No Smoke without Fire

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It's been dubbed the Boca Raton Action Plan, after the Florida town where the plot was hatched. There, in late 1988, senior executives from one of the world's most powerful and pervasive industries "sat together to design and set in motion elaborate strategies to subvert a public health organization." Their efforts are described as "well-financed, sophisticated and usually invisible." Most ominously, "the number of lives damaged or lost as a result ... may never be quantified." The plot of the latest John Grisham novel? No. The Boca Raton Action Plan is the subject of a 260-page report published last week by the Geneva-based World Health Organization (WHO), which accuses tobacco companies, including Philip Morris and British American Tobacco (BAT), of waging a dirty tricks campaign against its tobacco control agenda for many years.

After examining thousands of pages of tobacco industry papers that emerged through U.S. lawsuits, an independent panel convened by the WHO concluded that the documents show that tobacco companies viewed it "as one of their leading enemies." The panel said the documents show that tobacco companies sought to reduce budgets for the WHO's activities, to pit other U.N. agencies against it, to convince developing countries that the WHO's tobacco control program was a First World agenda carried out at their expense, to distort the results of scientific studies on tobacco and to discredit the who as an organization.

The tobacco industry does not deny the accusations. Philip Morris, while insisting that it has done "nothing improper," admitted that it paid scientists to attend who meetings. The firm explained away its past actions as being "the product of a polarized and unproductive environment in which few solutions were sought and conflict prevailed over consensus," adding that it "regrets this."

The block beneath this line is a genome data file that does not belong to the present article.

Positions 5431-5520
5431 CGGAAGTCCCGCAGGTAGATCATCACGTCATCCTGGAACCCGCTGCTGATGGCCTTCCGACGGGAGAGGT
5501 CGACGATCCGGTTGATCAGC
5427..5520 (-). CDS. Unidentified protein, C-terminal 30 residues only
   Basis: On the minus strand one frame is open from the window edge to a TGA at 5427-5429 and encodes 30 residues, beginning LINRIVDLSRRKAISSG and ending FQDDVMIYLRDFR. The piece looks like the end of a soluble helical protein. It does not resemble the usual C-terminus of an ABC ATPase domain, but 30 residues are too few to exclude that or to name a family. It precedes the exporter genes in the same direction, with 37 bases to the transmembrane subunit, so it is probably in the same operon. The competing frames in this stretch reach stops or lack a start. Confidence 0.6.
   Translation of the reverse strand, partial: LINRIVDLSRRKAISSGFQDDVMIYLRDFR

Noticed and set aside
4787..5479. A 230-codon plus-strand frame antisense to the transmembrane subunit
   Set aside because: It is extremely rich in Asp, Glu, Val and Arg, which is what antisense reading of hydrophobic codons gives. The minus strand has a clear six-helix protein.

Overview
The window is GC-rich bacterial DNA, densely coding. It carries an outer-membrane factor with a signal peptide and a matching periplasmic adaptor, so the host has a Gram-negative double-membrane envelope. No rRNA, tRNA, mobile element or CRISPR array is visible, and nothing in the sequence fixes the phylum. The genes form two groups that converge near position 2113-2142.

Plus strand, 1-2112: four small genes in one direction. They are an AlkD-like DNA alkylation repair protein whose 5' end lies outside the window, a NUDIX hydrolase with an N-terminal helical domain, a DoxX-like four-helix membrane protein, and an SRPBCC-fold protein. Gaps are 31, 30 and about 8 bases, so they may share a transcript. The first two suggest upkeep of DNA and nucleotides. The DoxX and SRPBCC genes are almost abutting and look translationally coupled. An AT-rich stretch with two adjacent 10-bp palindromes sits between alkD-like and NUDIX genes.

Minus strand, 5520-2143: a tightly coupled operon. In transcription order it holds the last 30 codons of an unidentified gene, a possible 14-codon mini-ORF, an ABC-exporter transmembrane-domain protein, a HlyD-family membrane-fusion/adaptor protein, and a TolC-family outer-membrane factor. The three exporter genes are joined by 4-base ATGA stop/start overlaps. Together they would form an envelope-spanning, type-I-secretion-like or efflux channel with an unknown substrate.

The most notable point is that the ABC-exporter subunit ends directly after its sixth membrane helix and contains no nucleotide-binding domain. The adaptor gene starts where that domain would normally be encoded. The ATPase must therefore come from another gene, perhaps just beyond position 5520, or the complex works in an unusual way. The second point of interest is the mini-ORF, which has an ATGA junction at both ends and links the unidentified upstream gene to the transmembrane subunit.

BAT adopted a more aggressive stance in its response, criticizing the U.N. agency for choosing to "take a step backward rather than addressing our common interest in [a] sensible tobacco policy." Arguing that the report "misrepresents the tobacco industry's legitimate lobbying activity," BAT blames the WHO for excluding the tobacco industry from the process of forming an international tobacco policy. Jonathan Fell, a tobacco analyst at Merrill Lynch in London, sympathizes with BAT's frustration. "The industry has been trying to get involved in [constructive engagement] for a while, arguing not unreasonably that they might have some useful input into the process. But the WHO is not interested in engaging in dialogue."

The WHO is now preparing public hearings in October on a Framework Convention on Tobacco Control designed to cut tobacco consumption and stem the rising death toll from related diseases estimated at 4 million per year by May 2003. The tobacco industry has been invited, but its representatives will each be limited to five minutes of presentation and five pages of written submission. But an industry that has survived multibillion dollar lawsuits and an avalanche of damning scientific studies is bound to find its own ways of getting its message across.